PerkinElmer has named Karl Hecker the new director of R&D for its Boston-based Center of Excellence, the company said this week.
Hecker joins PerkinElmer from Invitrogen and brings more then 20 years of scientific experience in chemistry and biochemistry applications, PerkinElmer said. He holds a PhD in biochemistry from Florida State University, a MS in chemistry from Eastern Illinois University, and master's and BS degrees in chemistry from Johann Wolfgang Goethe University, Frankfurt, Germany.
Galapagos named David Stone and Geoff McMillan to its non-executive board this week.
Stone is currently chairman of Cambridge Biostability and non-executive chairman of Cambridge Sensors. He has previously held positions at Galapagos unit BioFocus (of which he is a founder) and Wellcome Research Labs.
McMillan is non-executive director of Maelor. He has had positions at BioFocus and Elan and served on the board of Xenova Group and Roche's pharmaceutical division.
Mary Lipscomb was elected chairman of the board of directors of the National Center for Genome Resources, the NCGR announced this week. Lipscomb's position was effective Nov. 19, 2005, according to the statement.
Lipscomb is chair of the University of New Mexico's department of pathology. She replaces Miguel Rios, who was appointed chairman emeritus.
In addition, NCGR announced the elections to the board of the following: Donald Armstrong, member emeritus of Memorial Sloan-Kettering Cancer Center; Charles Arntzen, co-director of the Center for Infectious Diseases and Vaccinology at Arizona State University; William Beavis, chief scientific officer of NCGR; Michael Cawley, president and CEO of the Samuel Roberts Noble Foundation in Ardmore, Okla; Mark Chandler, chairman and CEO of Biophysical Corp., in Austin; Keith Joiner, dean of University of Arizona's college of medicine; Stuart Kauffman, director of the Institute for Biocomplexity and Informatics at the University of Calgary; Stephen Kingsmore, CEO of NCGR; Teresa Leger de Fernandez of Nordhaus Law Firm in Santa Fe; Rick Lyons of University of New Mexico's Center for Infectious Disease and Immunity; Michael Martin, president of New Mexico State University in Las Cruces, N.M.; Marvin Miller, chairman of Onconova Therapeutics in Livingston, NJ; Van Romero, vice president for research at New Mexico Tech in Socorro, NM; Gloria Sarto, director of the University of Wisconsin Center for Women's Health; Jon Soderstrom, managing director of the Office of Cooperative Research at Yale University; and Terry Yates, vice president or research and economic development at the University of New Mexico.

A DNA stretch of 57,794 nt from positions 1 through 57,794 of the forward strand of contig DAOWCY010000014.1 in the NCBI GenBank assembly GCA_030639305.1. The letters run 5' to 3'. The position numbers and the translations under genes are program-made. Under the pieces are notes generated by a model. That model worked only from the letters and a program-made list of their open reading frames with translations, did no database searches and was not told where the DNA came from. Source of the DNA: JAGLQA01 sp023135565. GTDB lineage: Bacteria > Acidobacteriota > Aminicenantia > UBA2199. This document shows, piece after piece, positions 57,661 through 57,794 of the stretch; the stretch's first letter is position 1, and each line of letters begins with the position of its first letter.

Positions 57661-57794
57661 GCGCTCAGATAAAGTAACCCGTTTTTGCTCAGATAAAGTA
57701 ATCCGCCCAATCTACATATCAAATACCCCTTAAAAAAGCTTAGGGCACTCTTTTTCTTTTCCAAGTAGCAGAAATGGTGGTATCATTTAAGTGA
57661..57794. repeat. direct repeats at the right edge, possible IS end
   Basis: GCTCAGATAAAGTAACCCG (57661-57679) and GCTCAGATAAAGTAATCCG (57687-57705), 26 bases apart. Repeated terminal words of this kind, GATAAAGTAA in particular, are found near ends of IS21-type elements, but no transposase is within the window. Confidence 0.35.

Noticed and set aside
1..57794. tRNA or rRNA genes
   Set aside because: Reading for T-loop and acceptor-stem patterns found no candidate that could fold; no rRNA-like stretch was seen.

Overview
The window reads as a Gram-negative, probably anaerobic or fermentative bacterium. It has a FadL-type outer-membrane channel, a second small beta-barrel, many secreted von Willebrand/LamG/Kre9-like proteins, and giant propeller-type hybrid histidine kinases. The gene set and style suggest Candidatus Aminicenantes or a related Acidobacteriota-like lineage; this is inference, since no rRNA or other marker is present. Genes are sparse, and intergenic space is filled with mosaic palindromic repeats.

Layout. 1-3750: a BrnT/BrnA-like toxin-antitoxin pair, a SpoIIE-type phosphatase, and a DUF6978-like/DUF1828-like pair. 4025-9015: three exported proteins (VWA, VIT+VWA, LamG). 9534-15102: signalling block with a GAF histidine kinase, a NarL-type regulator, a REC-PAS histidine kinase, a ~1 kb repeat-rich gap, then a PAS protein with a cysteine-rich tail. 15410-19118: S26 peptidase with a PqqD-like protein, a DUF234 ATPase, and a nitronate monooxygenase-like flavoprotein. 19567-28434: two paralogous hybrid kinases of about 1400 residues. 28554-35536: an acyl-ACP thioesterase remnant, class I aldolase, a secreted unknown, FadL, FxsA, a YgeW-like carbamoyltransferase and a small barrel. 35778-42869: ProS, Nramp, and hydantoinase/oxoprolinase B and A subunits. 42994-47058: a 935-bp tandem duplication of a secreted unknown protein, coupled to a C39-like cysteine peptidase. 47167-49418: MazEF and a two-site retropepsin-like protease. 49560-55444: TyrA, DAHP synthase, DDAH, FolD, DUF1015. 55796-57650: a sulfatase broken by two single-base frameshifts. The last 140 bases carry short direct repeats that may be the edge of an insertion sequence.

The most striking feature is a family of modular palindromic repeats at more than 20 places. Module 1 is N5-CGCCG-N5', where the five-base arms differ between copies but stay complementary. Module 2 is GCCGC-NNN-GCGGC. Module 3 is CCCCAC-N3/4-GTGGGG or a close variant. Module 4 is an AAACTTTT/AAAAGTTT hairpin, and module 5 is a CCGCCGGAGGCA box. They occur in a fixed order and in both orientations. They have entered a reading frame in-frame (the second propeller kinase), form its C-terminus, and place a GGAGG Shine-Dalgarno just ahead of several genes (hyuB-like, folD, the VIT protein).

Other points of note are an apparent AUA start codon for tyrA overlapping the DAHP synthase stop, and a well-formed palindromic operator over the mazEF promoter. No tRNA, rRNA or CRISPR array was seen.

Charles River Laboratories said this week that it has named John Ho as senior vice president of corporate strategy.
Ho most recently served as a partner at Accenture's health and life sciences practice. Prior to this, Ho spent five years as a partner in the life science industry group of Pittiglio Rabin Todd & McGrath. He holds an MBA from the Amos Tuck School at Dartmouth College and an MD from Brown University School of Medicine.
CyBio is launching CyBi-Cellight, its scalable workstation for flash-luminescence screening, the company said this week.
CyBi-Cellight integrates the CyBi-Lumax flash reader, the CyBi-Well vario pipettor with stackers, plate handling, optional incubators, and CyBi-Drop non-contact dispensers. It is an all-in-one workstation that covers the screening lab workflow from plate replication, cell seeding, assay preparation, to final reading, CyBio said. The platform provides assays in 96-, 384-, and 1,536-well plates.
NovaScreen this week launched KinaseAdvisor, a screening panel of 48 protein kinase assays. According to NovaScreen, KinaseAdvisor is the most sensitive assay panel available for kinases. NovaScreen performs KinaseAdvisor assays on the Caliper LabChip 3000 platform, which uses electrophoresis instead of antibodies as the basis of the assay.
Peakdale said this week that it has released G6, the sixth and final release of its peakexplorer G-Protein Coupled Receptor library of screening compounds. The release now brings the total collection to 6,500 fully characterized compounds, Peakdale said.
Sigma-Aldrich said this week that it has released a new version of its Mission TRC shRNA human and mouse libraries.
According to the company, the libraries now carry about 65,000 shRNA vector constructs targeting 9,500 human genes and 3,400 mouse genes.
The newly added libraries include extensive coverage of the druggable genome and other highly studied targets, Sigma-Aldrich said.